John Bolton
Mark Wilson  /  Getty Images file
John Bolton
updated 4/21/2005 6:23:26 PM ET 2005-04-21T22:23:26

President Bush prodded the Senate Thursday to confirm John R. Bolton as U.N. ambassador and blamed politics for holding up the vote. Bush’s 2004 presidential challenger said that if Bolton is approved he will be weakened by the allegations against him.

Two days after the Republican-led Senate Foreign Relations Committee abruptly postponed plans to vote on the nomination, Majority Leader Bill Frist said he strongly supports Bolton but “I can’t speak for all of leadership” of the Senate GOP.

No top Senate Republican has voiced opposition, but unexpected cracks in his support by some GOP senators have put the nomination in question. The White House is lobbying three Republicans on the Foreign Relations panel whose reluctance derailed Tuesday’s planned vote and set in motion three more weeks of probing into questions including how he treated subordinates who disagreed with his views.

'Right man at the right time'
Before speaking to a meeting of insurance agents about Social Security, Bush described Washington as a place where “sometimes politics gets in the way of doing the people’s business.”

“John’s distinguished career and service to our nation demonstrates that he is the right man at the right time for this important assignment,” Bush said.

As it resumed digging into Bolton’s past, the Foreign Relations panel received a new accusation of abusive behavior by the nominee, according to a Democratic committee staff member who spoke on condition of anonymity.

The latest allegation dates to the Reagan administration, when Bolton was general counsel for the U.S. Agency for International Development, and concerns reports that Bolton berated another agency employee and tried to get the person fired, said the aide, who would provide no further detail.

In addition, Thomas Hubbard, a former U.S. ambassador to South Korea who served under Bush, challenged Bolton’s testimony to the committee that he had praised Bolton for a 2003 speech denouncing Kim Jong Il, the leader of North Korea, as a “tyrannical dictator.”

'He hung up on me'
In an interview with The Associated Press, Hubbard said he advised Bolton against making the speech, which prompted North Korea to denounce Bolton as a “bloodsucker” and which roiled already difficult talks over North Korea’s nuclear weapons program.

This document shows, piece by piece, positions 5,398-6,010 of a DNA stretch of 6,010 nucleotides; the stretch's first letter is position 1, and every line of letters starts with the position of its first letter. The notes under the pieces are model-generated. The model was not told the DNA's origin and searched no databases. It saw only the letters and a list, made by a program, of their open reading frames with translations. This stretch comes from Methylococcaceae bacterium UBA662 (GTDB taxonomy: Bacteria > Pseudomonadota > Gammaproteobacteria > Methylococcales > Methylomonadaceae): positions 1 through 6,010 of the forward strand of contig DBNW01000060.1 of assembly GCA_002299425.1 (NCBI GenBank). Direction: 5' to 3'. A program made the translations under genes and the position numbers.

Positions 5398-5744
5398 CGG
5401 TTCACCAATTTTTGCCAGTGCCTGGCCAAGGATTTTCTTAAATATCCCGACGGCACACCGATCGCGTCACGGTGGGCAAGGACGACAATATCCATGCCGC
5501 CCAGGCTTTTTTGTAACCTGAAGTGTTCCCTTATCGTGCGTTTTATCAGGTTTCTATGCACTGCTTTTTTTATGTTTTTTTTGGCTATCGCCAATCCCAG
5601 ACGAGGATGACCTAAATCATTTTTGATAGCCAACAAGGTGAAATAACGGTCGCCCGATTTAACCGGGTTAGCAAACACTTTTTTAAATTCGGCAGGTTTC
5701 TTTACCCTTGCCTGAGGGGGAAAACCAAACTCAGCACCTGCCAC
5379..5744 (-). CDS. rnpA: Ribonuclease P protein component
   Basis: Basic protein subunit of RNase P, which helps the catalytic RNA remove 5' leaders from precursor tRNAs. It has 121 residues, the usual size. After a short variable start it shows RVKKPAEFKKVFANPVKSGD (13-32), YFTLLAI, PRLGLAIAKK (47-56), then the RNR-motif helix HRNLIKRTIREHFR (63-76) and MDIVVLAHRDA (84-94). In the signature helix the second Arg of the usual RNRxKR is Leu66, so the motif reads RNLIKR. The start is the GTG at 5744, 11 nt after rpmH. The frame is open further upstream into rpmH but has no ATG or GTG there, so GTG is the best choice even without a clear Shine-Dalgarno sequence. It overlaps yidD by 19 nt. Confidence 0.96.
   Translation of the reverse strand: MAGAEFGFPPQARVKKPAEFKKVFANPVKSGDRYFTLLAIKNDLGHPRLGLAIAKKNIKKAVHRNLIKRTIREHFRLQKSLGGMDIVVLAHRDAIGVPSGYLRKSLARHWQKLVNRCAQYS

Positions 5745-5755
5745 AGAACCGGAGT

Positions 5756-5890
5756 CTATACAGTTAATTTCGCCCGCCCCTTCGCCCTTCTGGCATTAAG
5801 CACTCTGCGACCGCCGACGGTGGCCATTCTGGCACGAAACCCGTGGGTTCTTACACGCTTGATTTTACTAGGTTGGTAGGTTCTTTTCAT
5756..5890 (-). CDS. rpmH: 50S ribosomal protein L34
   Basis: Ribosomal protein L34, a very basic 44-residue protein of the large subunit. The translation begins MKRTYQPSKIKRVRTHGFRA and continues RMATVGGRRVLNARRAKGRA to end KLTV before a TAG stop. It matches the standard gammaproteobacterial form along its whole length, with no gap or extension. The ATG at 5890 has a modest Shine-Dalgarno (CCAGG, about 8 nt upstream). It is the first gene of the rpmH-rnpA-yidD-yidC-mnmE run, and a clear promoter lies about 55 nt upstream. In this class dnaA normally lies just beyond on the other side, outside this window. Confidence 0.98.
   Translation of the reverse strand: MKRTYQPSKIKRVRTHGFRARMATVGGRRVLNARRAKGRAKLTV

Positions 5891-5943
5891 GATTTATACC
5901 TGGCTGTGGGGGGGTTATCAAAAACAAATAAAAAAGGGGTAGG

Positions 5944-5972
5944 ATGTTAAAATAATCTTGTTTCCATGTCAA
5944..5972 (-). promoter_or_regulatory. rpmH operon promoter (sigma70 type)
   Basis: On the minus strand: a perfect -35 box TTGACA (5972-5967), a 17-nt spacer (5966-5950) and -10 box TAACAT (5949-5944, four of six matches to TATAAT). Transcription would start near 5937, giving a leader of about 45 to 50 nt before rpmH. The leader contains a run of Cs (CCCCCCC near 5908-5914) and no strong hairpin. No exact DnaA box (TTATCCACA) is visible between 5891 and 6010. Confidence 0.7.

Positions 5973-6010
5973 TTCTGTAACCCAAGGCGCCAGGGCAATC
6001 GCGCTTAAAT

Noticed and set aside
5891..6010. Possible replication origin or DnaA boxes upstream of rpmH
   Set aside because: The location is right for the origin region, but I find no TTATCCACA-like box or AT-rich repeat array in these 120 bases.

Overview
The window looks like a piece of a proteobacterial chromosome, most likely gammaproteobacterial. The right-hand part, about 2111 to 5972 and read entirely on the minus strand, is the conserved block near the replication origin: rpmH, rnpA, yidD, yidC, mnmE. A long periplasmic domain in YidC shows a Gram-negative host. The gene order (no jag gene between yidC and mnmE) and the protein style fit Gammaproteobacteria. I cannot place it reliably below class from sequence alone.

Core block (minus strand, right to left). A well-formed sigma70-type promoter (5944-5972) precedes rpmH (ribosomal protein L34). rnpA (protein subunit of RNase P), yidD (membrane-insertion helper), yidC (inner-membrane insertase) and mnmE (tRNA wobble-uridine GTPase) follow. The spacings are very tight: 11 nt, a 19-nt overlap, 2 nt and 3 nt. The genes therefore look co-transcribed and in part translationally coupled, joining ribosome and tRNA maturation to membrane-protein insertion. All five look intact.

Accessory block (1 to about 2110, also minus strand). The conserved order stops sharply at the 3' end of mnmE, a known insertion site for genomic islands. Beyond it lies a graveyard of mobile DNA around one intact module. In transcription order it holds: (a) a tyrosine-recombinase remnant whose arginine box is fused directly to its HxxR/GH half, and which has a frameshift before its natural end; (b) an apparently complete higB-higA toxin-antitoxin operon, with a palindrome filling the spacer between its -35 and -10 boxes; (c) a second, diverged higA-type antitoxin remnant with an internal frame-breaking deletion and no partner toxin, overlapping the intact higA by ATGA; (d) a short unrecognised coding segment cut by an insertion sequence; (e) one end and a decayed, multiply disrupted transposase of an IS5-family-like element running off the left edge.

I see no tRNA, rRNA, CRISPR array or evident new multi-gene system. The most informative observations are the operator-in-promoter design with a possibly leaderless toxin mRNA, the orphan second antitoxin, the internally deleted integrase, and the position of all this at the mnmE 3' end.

“I asked Bolton to tone the speech down,” Hubbard said. Bolton agreed to some factual changes but went ahead with his denunciation of the North Korean leader.

Hubbard, now with a Washington law firm, also said Bolton berated him for failing two years ago to arrange a meeting for him with the president-elect of South Korea, Roh Moo-Hyun.

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“He hung up on me,” Hubbard said. “He was very angry.”

An account of Hubbard’s complaints first appeared on Newsweek’s Web site on Wednesday.

'It's not politics'
On the Senate floor, Sen. John Kerry, D-Mass., said a hiatus is prudent while the committee explores allegations and questions about Bolton’s fitness for the job.

If Bolton has not been candid about accusations against him, Kerry said, “that is a serious problem, it’s not politics.”

Kerry also said if Bolton were to get the job “with proof that there is in fact a retribution system for not providing the intelligence according to what that person wanted ... that’s a problem, it’s a serious problem.”

Republicans tried to shore up the nomination on the Senate floor, where both moderate and conservative lawmakers came to Bolton’s defense.

Moderate Sen. Gordon Smith, R-Ore., likened Bolton’s ordeal to a death by a thousand cuts. Sen. John McCain, R-Ariz., who has sometimes been at odds with the Bush White House, followed a short time later with a strong endorsement, saying Bolton’s reputation as having a volatile temper should not disqualify him from a job where he could help steer needed reform at the world body.

“I believe John Bolton could provide the medicine the United Nations needs,” McCain said.

No comment from Bolton
The Senate committee reached no consensus Thursday on whether to ask Bolton to return for more questioning. Bolton testified for eight hours last week and answered more questions in writing, but has been unable to stem a stream of allegations that he mistreated people he worked with and let his temper get away from him.

Bolton himself has not commented since his testimony.

White House press secretary Scott McClellan said Bush was not doing any personal lobbying on the matter.

The committee is looking into roughly a dozen allegations that Bolton either verbally roughed up underlings or abused his authority in his current job as the State Department’s arms control chief. Sen. Joe Biden, D-Del., has come close to accusing Bolton of lying to senators, and Democratic committee staffers are double-checking some of his testimony against government records and through questions to top former intelligence officials.

Sen. Mel Martinez, R-Fla., said, “We have a personality conflict here, which should not bar confirmation in terms of some of the things I heard in the hearing.”

“I still support him, but I’m looking into the specifics of these new allegations,” he said. Still, he added: “I don’t think these issues rise to the level of disqualifying him.”

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